What vegetable is low in calories, high in fiber, a rich source of vitamins, minerals, and antioxidants, was grown by George Washington at Mt. Vernon and by Thomas Jefferson at Monticello—and tastes delicious? Asparagus, of course!
The Roman emperor Augustus actually had an Asparagus Fleet—a fleet of ships whose job was to locate and bring back asparagus! King Louis XIV of France declared asparagus to be the King of Vegetables and Queen Nefertiti declared it to be the Food of the Gods. I wholeheartedly agree!
Thomas Jefferson had asparagus beds at Monticello and often ate it marinated in oil, red wine vinegar, capers, and herbs. According to the book, “Dining with the Washingtons” (Nancy Carter Crump, 2011) George Washington preferred the asparagus from his gardens in a ragout with onions, endive, and lettuce.
White asparagus is so prized in Germany that they have a special festival dedicated to it—Spargelzeit. It runs from April 22 to June 24 and you can even find planned tours of the many villages with music and roadside stands full of “spargel.” White asparagus is not a separate variety by the way; instead, it’s “made” that way by specific growing conditions. It has a somewhat more delicate flavor than does green asparagus.
Asparagus is ridiculously good for you. It’s a very good source of vitamins K, E, Folic Acid, B1, B2, C, selenium, and folates. It’s high in anthocyanins—an important antioxidant. It’s also a good source of glutathione—which helps to break down free radicals. And, as mentioned above, only has 32 calories in a whole cup and is a great source of dietary fiber.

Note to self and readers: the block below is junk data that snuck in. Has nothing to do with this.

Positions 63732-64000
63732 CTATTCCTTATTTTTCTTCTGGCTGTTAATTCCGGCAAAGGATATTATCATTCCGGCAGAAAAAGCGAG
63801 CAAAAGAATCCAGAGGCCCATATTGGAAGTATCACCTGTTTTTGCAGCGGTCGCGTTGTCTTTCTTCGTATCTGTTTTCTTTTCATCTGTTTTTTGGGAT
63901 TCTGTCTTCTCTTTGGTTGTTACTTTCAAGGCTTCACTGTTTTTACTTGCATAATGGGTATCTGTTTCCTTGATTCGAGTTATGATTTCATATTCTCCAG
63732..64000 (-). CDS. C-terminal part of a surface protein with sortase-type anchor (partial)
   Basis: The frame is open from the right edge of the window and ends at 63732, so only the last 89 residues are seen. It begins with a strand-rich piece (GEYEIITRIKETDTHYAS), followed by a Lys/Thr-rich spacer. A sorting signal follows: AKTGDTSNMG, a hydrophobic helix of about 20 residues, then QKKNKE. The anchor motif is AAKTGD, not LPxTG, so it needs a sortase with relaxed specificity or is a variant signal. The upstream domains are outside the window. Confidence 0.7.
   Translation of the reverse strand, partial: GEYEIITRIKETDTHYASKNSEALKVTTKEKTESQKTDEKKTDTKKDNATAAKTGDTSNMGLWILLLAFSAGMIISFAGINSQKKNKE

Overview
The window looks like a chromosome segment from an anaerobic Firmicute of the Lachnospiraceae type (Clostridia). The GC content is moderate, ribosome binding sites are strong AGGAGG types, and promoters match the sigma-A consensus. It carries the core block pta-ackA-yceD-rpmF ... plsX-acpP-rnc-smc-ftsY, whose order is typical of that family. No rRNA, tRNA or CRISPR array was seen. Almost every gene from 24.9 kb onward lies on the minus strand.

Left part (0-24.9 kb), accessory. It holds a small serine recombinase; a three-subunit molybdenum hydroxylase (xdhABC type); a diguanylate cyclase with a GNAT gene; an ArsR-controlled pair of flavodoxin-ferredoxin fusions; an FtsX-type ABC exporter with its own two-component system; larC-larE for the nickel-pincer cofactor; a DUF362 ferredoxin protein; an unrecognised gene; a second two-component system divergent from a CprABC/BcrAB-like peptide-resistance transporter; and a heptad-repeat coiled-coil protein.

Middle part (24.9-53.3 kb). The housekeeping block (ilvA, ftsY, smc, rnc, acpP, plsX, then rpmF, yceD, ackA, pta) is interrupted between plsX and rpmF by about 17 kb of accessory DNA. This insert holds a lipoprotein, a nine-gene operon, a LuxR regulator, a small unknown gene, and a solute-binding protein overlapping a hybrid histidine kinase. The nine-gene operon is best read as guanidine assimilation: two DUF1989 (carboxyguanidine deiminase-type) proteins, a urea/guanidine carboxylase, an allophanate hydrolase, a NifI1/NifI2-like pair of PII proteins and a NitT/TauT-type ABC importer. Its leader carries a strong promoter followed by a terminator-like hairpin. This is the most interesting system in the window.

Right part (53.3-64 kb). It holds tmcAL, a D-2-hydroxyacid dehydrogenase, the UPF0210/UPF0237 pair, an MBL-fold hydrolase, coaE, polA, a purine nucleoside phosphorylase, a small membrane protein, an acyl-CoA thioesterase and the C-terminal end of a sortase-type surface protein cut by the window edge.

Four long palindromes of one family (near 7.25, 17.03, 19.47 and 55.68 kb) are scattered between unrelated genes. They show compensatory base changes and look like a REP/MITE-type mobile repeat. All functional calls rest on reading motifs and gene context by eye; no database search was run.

Because it does not have an outer coating like many vegetables, asparagus begins to decline in quality shortly after being picked. You can keep it best by keeping the cut stems in an inch or so of water. But fresh is always better.
What could be fresher than growing your own?
Asparagus plants are available now and very easy to grow. To grow your own, choose a sunny well-draining spot. Remember that asparagus is perennial and will come back for many years to give it a spot where it can grow undisturbed.
Amend your soil with a mixture of regular compost and composted cow manure. Because asparagus prefers soil with a neutral pH, test your soil and amend, if necessary. Loosen the soil to a depth of about 12 inches and plant crowns two inches below the soil surface. Space plants two feet apart.
Asparagus does not like to compete for water and nutrients so mulch well and keep weeded.
Do not harvest spears the first season after planting, to allow roots to get well-established. The second spring harvest no more than two to three spears per plant. The third year, you can harvest for a period of four to six weeks, or until the new spears being produced are no bigger around than a pencil.
As a bonus, here is my super-easy version of Lemon-Pepper Asparagus:
1 bunch or 1 pound of asparagus
1 teaspoon Lemon-Pepper seasoning
2 tbsp olive oil
Sprinkle with garlic salt
I preheat the oven to 400 degrees, drizzle the asparagus with olive oil and sprinkle with the lemon-pepper and garlic salt. I roast them in the oven for about 15 minutes or until tender. Yes, I could use fresh-squeezed lemon and fresh ground pepper, but I don’t always have a lemon hanging around. This way, I don’t have to….
We just got our fresh asparagus crowns so come in and get ready to plant some deliciousness